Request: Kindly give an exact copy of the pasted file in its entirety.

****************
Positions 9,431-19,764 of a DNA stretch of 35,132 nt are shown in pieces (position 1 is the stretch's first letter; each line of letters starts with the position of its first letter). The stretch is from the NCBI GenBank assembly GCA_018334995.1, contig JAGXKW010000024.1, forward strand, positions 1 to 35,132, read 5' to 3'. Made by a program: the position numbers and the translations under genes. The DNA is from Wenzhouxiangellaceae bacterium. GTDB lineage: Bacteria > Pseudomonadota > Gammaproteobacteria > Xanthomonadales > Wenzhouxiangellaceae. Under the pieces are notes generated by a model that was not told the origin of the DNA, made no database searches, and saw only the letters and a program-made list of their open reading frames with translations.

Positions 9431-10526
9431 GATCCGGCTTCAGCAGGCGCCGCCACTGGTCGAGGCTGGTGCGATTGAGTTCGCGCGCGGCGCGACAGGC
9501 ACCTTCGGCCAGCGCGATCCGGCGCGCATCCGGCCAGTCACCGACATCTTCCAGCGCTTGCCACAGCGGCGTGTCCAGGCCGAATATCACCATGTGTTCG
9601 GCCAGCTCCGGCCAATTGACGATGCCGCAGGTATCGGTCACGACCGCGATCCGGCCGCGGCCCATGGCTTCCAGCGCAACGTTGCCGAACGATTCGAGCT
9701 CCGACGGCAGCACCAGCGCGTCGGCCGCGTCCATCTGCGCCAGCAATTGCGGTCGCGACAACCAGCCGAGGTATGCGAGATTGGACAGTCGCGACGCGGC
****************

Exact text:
Positions 9,431-19,764 of a DNA stretch of 35,132 nt are shown in pieces (position 1 is the stretch's first letter; each line of letters starts with the position of its first letter). The stretch is from the NCBI GenBank assembly GCA_018334995.1, contig JAGXKW010000024.1, forward strand, positions 1 to 35,132, read 5' to 3'. Made by a program: the position numbers and the translations under genes. The DNA is from Wenzhouxiangellaceae bacterium. GTDB lineage: Bacteria > Pseudomonadota > Gammaproteobacteria > Xanthomonadales > Wenzhouxiangellaceae. Under the pieces are notes generated by a model that was not told the origin of the DNA, made no database searches, and saw only the letters and a program-made list of their open reading frames with translations.

Positions 9431-10526
9431 GATCCGGCTTCAGCAGGCGCCGCCACTGGTCGAGGCTGGTGCGATTGAGTTCGCGCGCGGCGCGACAGGC
9501 ACCTTCGGCCAGCGCGATCCGGCGCGCATCCGGCCAGTCACCGACATCTTCCAGCGCTTGCCACAGCGGCGTGTCCAGGCCGAATATCACCATGTGTTCG
9601 GCCAGCTCCGGCCAATTGACGATGCCGCAGGTATCGGTCACGACCGCGATCCGGCCGCGGCCCATGGCTTCCAGCGCAACGTTGCCGAACGATTCGAGCT
9701 CCGACGGCAGCACCAGCGCGTCGGCCGCGTCCATCTGCGCCAGCAATTGCGGTCGCGACAACCAGCCGAGGTATGCGAGATTGGACAGTCGCGACGCGGC